The Department of Prime Minister and Cabinet should be able to trace the history of these papers. As the process becomes more digitised, the possibility of filing cabinets of cabinet documents turning up will be reduced.
Does it matter if cabinet files, given to the ABC, become public? In terms of content, for most of the time for most of the papers, probably not. They will have long been overtaken by events. The problems of political sensitivity are different. If treasurers, for instance, lose an argument in cabinet and then properly adopt the agreed line in public, and the divisions in cabinet become known, they will be accused of failing to manage the economy, of not fighting enough. If governments were to make a habit of releasing the papers of their predecessors, in order to show how divided they were, governments would simply stop keeping records. There are good reasons for confidentiality.
So in this case there are two issues. First, how did this set of papers get locked in a cabinet that was then sold without checking the contents? The papers should have been returned to the cabinet office. They are the rules and for good reasons. They were not followed. The filing cabinet should have been checked. That is carelessness, slack, silly, lazy, incompetent, bad practice: all those pejoratives can legitimately be applied. But not malice, or they would not have been sitting there for years.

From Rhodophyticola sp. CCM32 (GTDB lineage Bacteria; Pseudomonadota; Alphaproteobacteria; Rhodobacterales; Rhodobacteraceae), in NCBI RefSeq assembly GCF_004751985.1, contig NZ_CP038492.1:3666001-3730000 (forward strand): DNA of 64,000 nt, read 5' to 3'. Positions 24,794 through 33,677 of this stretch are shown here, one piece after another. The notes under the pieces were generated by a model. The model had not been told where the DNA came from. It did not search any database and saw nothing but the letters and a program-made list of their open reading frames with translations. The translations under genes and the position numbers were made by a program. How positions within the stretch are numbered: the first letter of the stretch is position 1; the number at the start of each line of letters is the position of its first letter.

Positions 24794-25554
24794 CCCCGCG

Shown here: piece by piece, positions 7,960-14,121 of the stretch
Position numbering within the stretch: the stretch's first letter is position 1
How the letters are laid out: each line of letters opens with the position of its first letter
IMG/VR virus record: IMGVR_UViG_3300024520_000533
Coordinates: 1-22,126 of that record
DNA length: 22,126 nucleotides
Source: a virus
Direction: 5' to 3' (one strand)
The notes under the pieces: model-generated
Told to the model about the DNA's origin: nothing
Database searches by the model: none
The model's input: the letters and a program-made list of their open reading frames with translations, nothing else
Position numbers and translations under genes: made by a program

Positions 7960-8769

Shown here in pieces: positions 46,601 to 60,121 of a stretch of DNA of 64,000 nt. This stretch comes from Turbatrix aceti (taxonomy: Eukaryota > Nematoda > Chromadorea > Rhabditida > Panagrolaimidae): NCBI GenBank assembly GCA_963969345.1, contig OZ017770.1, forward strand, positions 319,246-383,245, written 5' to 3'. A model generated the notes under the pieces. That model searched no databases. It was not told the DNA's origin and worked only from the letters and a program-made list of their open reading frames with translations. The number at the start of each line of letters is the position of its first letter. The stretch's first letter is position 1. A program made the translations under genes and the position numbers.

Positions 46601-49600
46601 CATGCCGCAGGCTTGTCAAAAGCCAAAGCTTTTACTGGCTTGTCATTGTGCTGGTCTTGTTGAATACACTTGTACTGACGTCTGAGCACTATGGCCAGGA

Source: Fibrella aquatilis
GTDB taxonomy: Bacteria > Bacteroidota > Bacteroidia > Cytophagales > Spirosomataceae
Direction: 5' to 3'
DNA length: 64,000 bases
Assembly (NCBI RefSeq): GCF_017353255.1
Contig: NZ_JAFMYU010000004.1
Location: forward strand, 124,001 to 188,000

The second issue is what should have been done about it. When a cabinet document is leaked it makes a story – a rare insight into how cabinet government works. The release of a mass of papers is wrong, but potentially can be fascinating, a voyeuristic peephole into government. Think of the Pentagon Papers or WikiLeaks.
But they were designed to damage and undermine the government. This was happenstance. The use of the papers by the ABC seems to have been random: what made a headline or shocked, rather than asking what it tells us about the way we are governed. That requires more work, and they probably were a bit uneasy and aware that time would be limited once knowledge of the filing cabinets was public. The story was more about the filing cabinets than the cabinet papers, about the carelessness rather than the content.